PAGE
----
Social activism is not usually the first thing to come to mind when discussing spirituality, but to Reverend Laura C. Engelken, Director of Spiritual and Religious Life at Mills, the two are mutually supportive; caring for the self empowers the self, enabling people to support others.
Every week on Tuesdays at 5:15 p.m., members of the Mills community meet in Engelken’s office in the Mills Chapel for Wellspring, a weekly event centered around providing a safe and inclusive space for members of the Mills community to reflect on their beliefs, callings, actions and lives.
“My intent was to create a space for folks to connect with one another and their truth,” said Engelken. “I’ve always been interested in how people have or create meaning. I really try to create a space where people can be whatever they want.”
Engelken said she hopes that Wellspring provides a space to reflect and gain some equanimity.
“Wellspring is a place where I can give myself some time to stop and just be instead of constantly rushing from a class to a meeting,” said one Mills student attending Wellspring.
Though practiced in many forms and for many reasons, meditation is an art of living in which focusing on breath and body position, enables an individual to quiet their mind and be present in the immediate world to really reflect on themselves.
“Everyone needs that moment of clarity. You notice when people who don’t meditate actually need it and how different their attitude would be if they did,” said Mills first-year Morgan, who did want her last name published. “Meditation is a tool or a resource to find peace in whatever hectic reality you’re in. Meditation allows me to be above the situation and think things through.”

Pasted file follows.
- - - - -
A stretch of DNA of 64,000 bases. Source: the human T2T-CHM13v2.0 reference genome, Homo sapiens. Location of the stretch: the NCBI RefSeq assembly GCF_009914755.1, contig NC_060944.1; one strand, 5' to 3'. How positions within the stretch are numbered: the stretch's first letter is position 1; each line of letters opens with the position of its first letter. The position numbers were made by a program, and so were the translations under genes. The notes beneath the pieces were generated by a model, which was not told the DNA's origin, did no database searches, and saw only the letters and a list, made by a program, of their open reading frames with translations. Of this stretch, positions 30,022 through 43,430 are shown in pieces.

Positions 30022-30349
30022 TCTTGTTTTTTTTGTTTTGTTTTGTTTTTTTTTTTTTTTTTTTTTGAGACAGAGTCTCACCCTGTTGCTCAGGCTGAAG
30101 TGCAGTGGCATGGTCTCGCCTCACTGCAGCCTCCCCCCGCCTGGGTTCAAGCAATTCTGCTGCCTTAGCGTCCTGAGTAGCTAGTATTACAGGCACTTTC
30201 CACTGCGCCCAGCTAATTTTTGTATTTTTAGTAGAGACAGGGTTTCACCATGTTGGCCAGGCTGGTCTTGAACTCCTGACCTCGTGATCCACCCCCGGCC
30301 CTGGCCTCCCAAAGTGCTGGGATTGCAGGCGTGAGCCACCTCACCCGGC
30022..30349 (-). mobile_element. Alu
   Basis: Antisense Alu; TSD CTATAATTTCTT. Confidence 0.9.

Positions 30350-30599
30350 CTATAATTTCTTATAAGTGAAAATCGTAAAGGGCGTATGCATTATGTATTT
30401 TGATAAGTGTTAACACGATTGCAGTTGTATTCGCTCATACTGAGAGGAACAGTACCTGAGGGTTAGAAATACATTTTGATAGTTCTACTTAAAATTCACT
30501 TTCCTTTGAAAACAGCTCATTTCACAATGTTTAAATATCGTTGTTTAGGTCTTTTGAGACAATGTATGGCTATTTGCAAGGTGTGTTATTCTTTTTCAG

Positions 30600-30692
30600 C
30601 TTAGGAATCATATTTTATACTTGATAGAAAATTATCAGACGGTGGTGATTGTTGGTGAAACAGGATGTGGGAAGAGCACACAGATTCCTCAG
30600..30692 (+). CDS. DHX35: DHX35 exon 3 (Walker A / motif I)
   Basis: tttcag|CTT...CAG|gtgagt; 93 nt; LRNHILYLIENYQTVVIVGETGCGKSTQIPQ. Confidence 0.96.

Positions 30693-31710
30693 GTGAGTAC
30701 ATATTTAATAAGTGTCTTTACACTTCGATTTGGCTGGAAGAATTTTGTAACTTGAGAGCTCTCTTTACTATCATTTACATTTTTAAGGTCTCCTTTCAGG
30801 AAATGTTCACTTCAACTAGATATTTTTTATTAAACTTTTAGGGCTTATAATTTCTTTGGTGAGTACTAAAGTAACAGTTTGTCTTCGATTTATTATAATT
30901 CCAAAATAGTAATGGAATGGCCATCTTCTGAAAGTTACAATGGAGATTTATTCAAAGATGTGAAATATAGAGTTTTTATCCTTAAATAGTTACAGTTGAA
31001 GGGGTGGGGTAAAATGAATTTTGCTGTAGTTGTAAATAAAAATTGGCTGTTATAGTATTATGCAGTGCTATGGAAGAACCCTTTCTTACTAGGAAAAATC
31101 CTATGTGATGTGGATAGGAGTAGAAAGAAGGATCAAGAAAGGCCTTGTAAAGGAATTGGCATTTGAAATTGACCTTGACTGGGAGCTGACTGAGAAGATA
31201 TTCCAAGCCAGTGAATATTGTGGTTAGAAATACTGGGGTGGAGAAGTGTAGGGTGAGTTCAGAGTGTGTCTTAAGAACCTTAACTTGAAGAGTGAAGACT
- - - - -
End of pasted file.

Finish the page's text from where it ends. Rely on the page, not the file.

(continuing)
The Wellspring meetings are not affiliated with any one faith or spiritual practice, and instead include works by poets, artists, and writers from diverse cultural and spiritual backgrounds.
“I think we can gain knowledge from others views, other faiths, other religions,” Engelken said. “It’s important to reflect and think about how the ethical impacts of our personal philosophy can be sources of liberation or oppression.”
Because, as Engelken sees it, oppression does not necessarily have to mean systematic or social oppression. Oppression can be internalized, with people inhibiting themselves.
“Since I feel that God created us all to live with worth and dignity,” Engelken said. “Then it is part of our life’s journey to figure out how to live with self-worth and dignity ourselves, to discover that person, and support one another.”
Members of the Mills College community participate in these gatherings for different reasons. Some wish to practice meditation more regularly, some need advice, others need sanctuary.
“Meditation feels calming, like you actually have control of your life, and like anything in that exact moment you have the ability to change it, however you want , good or bad,” Morgan said. “Once I figured out how to actually relax and center myself, [meditation] became a much more natural thing to do.”
At 12:15 p.m. on Thursdays in the Staff Lounge, adjacent to the Tea Shop, the Mills community has a second opportunity for reflective, proactive spiritual practice, known as passage meditation. Engelken is present and involved, but representatives from the Blue Mountain Center for Meditation lead the exercises as part of their community work.
Passage meditation helps train the mind to relax and focus on one thing, with external forces having less of an impact on a person’s concentration the more they ponder the impact of the text. Passage meditation could be thought of as the mental equivalent to the handling of prayer beads during prayer or a mantra, a way to occupy the mind and cultivate the ability to focus and be present.
Mills students may find meditation and the spiritual resources on campus beneficial in periods of feeling stressed and overworked, and are encouraged to develop and sustain their personal spiritual practices. Tuesdays and Thursdays, there is space to collect and be calm, and Engelken’s door is always open.